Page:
In 2016, we tested two different styles of cluster lights. Such strands, which have been popular in Europe for years, have much smaller bulbs (either mm or mm conicals) and a vastly higher bulb density—a 10-foot strand has almost 450 bulbs on it, in contrast to traditional mini lights, which might have only 50 bulbs on a 16-foot strand. With regular mini lights, the bulb is attached to the main wire, but on a cluster strand, the bulb sits on the end of a 2½-inch extension coming off the main wire. The spacing on these extensions can be as little as ⅛ inch. On a tree, cluster lights offer a hazy, almost fairy-tale effect.
We found them available in two styles: straight strands and tree ready. The straight strands are self-explanatory, but the tree style is a little more complicated. This design—consisting of a central (non-lit) wire with a series of cluster strands coming off it, each one longer than the last—allows you to hang the main line vertically from the top of the tree (with the shortest cluster at the top) and then unravel each cluster around the tree. Lighting a tree this way takes hardly any time at all (this video shows the process). The lights are available for either 6-foot or 6.75-foot trees in warm or cool white.
If you are interested in cluster lights, we recommend sticking with a trusted retailer due to the variances we’ve seen with LED light quality. The ones we tested were from Christmas Designers, and these bulbs have the same warm incandescent-like look as the company’s other LED products.
LIGHT BULB LINGO
Before you head out in search of a new bulb, get a grasp on terminology manufacturers use to measure the input and output of certain types of light bulbs.
Watts indicate the amount of energy the bulb will use. Bulbs with lower wattage will use less electricity, and can therefore help keep the electricity bill down. Here, the age-old mantra holds true: Less is more. • 7.lumens per square foot in hallways • 1lumens per square foot in the bedroom • 3lumens per square foot in dining rooms, kitchens, and offices • 7lumens per square foot in bathrooms
Typically, a standard 100-watt incandescent bulb emits approximately 1600 lumens. Newer types of light bulbs, however, require less power and emit just as much light.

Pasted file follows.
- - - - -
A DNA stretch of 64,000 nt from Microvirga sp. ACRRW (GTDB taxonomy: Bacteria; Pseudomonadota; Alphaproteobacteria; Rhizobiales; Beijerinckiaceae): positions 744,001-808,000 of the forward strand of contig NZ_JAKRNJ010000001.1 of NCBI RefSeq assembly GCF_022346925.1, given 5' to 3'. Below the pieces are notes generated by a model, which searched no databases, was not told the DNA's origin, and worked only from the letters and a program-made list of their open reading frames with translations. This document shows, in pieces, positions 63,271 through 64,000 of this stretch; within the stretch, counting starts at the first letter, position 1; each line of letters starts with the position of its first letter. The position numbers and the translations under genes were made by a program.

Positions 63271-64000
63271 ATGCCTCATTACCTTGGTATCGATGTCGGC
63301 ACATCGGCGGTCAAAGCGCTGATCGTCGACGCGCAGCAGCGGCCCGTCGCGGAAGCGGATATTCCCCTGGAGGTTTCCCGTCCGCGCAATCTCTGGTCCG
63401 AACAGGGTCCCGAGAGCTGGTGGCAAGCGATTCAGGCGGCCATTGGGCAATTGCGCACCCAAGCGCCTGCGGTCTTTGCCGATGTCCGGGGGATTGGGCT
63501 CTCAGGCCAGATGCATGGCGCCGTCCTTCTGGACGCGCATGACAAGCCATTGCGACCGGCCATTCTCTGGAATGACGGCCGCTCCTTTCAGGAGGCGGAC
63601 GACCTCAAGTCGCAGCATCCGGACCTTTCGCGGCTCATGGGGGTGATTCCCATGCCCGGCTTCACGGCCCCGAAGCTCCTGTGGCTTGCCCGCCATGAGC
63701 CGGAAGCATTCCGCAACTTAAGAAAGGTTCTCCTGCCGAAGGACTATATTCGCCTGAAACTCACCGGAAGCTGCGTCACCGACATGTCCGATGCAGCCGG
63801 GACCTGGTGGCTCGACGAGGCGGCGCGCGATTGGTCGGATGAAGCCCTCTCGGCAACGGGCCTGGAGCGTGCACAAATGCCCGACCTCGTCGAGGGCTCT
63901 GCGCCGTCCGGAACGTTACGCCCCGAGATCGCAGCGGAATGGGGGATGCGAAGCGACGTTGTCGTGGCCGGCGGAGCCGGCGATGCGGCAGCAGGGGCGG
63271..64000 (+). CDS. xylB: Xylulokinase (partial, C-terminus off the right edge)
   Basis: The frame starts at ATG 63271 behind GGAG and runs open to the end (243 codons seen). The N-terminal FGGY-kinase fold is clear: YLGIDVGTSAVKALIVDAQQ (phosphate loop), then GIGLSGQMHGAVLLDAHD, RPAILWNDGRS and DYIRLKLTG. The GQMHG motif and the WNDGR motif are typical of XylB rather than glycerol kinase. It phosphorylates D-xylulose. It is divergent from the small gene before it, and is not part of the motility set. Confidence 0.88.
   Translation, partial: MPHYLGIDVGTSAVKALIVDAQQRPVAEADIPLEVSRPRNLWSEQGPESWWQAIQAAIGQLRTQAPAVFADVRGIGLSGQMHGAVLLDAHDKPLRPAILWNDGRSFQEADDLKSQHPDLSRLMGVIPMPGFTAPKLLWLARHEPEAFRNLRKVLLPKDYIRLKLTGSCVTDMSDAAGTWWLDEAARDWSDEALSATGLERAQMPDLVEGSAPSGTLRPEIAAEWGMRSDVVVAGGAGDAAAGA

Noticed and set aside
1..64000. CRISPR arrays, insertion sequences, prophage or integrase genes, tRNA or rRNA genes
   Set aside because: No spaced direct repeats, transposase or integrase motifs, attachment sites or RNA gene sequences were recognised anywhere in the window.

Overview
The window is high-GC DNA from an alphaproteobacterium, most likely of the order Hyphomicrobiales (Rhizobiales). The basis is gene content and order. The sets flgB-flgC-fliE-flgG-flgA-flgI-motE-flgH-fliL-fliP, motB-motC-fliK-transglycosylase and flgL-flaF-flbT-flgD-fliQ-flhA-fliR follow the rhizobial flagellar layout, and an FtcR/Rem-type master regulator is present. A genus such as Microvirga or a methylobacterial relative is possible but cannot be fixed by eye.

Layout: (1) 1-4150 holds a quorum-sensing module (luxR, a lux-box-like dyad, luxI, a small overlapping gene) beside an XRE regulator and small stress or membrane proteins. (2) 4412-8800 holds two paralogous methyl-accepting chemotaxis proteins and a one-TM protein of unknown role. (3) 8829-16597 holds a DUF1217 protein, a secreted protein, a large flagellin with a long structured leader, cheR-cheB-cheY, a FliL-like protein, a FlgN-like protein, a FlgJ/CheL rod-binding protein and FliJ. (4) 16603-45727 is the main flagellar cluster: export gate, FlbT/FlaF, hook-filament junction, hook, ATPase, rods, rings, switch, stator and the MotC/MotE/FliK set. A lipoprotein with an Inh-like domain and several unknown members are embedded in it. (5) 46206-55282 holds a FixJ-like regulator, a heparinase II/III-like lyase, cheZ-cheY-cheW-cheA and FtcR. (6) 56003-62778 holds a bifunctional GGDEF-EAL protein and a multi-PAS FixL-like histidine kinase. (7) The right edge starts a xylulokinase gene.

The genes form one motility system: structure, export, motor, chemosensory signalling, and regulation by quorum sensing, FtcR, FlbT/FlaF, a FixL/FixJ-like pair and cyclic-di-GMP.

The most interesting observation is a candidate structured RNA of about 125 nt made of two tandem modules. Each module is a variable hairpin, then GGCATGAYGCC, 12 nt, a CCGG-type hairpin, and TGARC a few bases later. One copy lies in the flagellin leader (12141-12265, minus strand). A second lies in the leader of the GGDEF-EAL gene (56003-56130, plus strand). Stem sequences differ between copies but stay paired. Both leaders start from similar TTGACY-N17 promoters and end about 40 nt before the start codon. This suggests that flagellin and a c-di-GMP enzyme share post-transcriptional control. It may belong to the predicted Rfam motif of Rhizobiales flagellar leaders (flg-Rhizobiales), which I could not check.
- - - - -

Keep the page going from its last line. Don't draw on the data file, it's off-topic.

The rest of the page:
Think of your OEM headlights as that suit you wore to your high school prom. That powdered blue tuxedo was cool back in the day, but it’s hardly fashion forward by today’s standards. The same is true for your car’s headlights. While most OEM lights provide adequate illumination, most times their style is straight out the 70s. Thankfully, you can pull your car’s exterior out of the past with a set of aftermarket headlights. Replacement headlights go above and beyond the uninspired design of OEM lights to enhance you car’s look and attitude. These exterior accents range from the sleek and sophisticated to the rugged and race ready, and our diverse catalog of automotive lights are sure to please drivers of all tastes.
Aftermarket headlights do more than just alter the look of your exterior – they can also enhance your car’s light output.
If your factory headlights aren’t meeting your standards, consider picking up a set of Spyder headlights. LED headlights produce a significantly stronger beam than regular OEM headlights to increase your visibility at night. Plus, they use less power than OE lights and stand up to weather and water damage better than Halogen bulbs. In addition to LED headlights, you can upgrade your front end with Euro headlights or Halo headlights. Euro lights, like Spyder Euro headlights, are ideal for import cars seeking a more continental style. Additionally, Euro beam patters are significantly wider than normal beam patterns found on factory lights, improving visibility at night and in bad weather. However, if state-of-the-art performance and style is what you want, take a look at Anzo halo headlights. Halo headlamps feature CCFL technology, which means they burn more efficiently than other lights on the market and add a super-modern style to your front end.
Sure, your tail lights’ primary responsibility is to illuminate your back-end, but they also help determine your car’s look. Unfortunately, most OEM tail lights fall short in the style department. You can bring your car’s backside looks into the 21st century with a set of replacement tail lights. From bright and bold LEDs to subtle designs inspired by European luxury, aftermarket tail lights give you the freedom to add any look to your vehicle.
Bumper Lights and Corner Lights
Bumper and corner lights are the small but essential accents that tie your car’s style together. If your car’s front-end still looks frumpy even after installing a set of new aftermarket headlights, it may have something to do with your bumper lights. In the same way a chipped tooth can ruin a perfect smile, cracked bumper lights, parking lights, and corner lights can diminish your front-end looks. Pick up a set of Anzo bumper lights to fill out your style. These bumper lights come in a variety of styles and feature a cosmopolitan design that adds sophistication to any bumper. For cars suffering from outdated corner lights, consider a set of APC Amber corner lights. These cool amber corner lights are custom designed to your vehicle, making them the easy-to-install way to brighten up the sides of your vehicle.